Production Sound & Video

Fall 2018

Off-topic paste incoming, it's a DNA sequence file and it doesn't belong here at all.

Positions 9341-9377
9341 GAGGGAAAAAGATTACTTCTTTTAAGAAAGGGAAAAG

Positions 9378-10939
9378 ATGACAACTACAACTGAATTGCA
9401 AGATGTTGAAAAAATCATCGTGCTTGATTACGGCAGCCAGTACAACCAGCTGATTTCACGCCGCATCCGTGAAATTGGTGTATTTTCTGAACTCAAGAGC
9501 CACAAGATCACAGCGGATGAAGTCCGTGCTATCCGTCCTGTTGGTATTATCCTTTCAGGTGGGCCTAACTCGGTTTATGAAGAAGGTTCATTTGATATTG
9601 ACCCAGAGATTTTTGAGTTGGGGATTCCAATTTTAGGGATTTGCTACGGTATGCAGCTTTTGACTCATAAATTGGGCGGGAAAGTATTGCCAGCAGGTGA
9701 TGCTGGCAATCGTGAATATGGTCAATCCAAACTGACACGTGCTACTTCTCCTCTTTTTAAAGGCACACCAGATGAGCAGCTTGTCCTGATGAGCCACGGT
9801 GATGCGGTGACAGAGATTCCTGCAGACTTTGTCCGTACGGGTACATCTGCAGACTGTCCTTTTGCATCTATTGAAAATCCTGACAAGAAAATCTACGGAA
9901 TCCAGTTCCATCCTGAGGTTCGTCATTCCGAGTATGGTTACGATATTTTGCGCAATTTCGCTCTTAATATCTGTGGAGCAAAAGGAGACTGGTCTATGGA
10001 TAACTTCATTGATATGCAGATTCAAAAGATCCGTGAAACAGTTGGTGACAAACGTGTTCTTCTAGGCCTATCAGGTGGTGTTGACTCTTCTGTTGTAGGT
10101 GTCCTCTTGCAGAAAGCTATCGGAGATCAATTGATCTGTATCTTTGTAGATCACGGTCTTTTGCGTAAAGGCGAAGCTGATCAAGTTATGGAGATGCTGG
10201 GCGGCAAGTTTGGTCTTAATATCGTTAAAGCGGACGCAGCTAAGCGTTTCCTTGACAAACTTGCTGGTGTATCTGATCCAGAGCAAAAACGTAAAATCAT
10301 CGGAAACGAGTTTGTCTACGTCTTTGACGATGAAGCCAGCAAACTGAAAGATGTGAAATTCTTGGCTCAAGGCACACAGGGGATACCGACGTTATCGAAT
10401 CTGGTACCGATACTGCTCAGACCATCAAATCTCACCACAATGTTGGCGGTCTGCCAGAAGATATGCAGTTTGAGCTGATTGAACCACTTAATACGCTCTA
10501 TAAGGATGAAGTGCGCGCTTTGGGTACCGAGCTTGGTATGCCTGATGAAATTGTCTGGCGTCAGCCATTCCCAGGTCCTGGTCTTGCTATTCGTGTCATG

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by James Delhauer 38 There, the work is moved from these temporary storage drives onto work servers, where assistant editors can begin their work. While prominent, this workflow does come with a few inherent drawbacks. Most notably, the process is both fragile and time-consuming. Digital storage, no matter how sophisticated, is vulnerable to failure, damage, or theft. When the media manager receives a card with part of the day's work on it, that card is often the only raw copy of the work in existence. Careers could end in a heartbeat if anything were to happen to it. So it becomes his or her job to create multiple copies. Unfortunately, the time during which data transfers from one storage system to another is the time at which it is most vulnerable. An accidentally yanked cable or sudden power surge is all it takes to corrupt the open files as they are transferring over. This vulnerability is compounded by the fact that transferring files is time-consuming and becoming ever more so. As our industry continues to push the boundaries of resolution, color science, and bit depths, video files are getting bigger and bigger. As such, they require more time to offload, duplicate, and verify, meaning that the period of vulnerability is growing longer. But emerging technologies are creating new workflows that circumvent these drawbacks. Among the most promising is server-based recording. Rather than relying on disparate components that must be passed back and forth between different individuals on a set, server-based recording allows productions to streamline their workflows and unify everything through one interconnected system. All of the components can be plugged into a single network switch and communicate with one another directly. Cameras and audio devices send uncompressed media directly into the switch. The network feeds them into a digital recording server (such as a Pronology's mRes or Sony's PWS 4500), which takes the uncompressed data and encodes the signals into ready to edit files. These files are then sent back into the network, which in turn sends them to any desired On a set, the job of the person who is tasked with acquiring the content that is shot throughout the day is incredibly stressful. Whether we're discussing the tape operators of days gone by or the most modern media recordists, there are challenges that have stood the test of time. Somewhere between hundreds of thousands and hundreds of millions of dollars are spent assembling the production. Countless man-hours contribute to making it the very best that it can be. Literal blood, sweat, and tears are spilled to create what we all hope will be a veritable work of art. Then, after all of that, it falls on the shoulders of the one person who is tasked with handling the media. They are simply given very delicate assets that have been created throughout the day and which represent the sum total of the production as a whole. Just about anything can go wrong. Data can be corrupted. Hard drives can be damaged. Video tape can tear. Fortunately, these risks are being minimized by the advent of a new method of media acquisition: server-based recording. Though different productions utilize a vast array of workflows, every single one since the Roundhay Garden Scene was first filmed in 1888, has come down to the media. And every single production needs someone to manage it. In today's digital era, the most common workflow goes a little something like this. Cameras or external recorders capture video and audio data to an internal storage device some sort. When that unit is full, it is ejected and turned over to a media manager. The production continues with another memory card while the media manager takes the first one and offloads, backs up, and verifies the files on it. This is usually done with an intermediate program such as Pomfort's Silverstack or Imagine's Shotput Pro—programs that can do file comparisons to ensure that what was on the source media is identical to what ends up on the target media. When all of that content is secured on multiple external hard drives, the original memory card is returned to the production so that it can be wiped and reused. Rinse and repeat. At the end of each day, the media manager turns over at least one set of drives containing the day's work to someone who will bring it to a post-production facility. The Rise of Server-Based Recording

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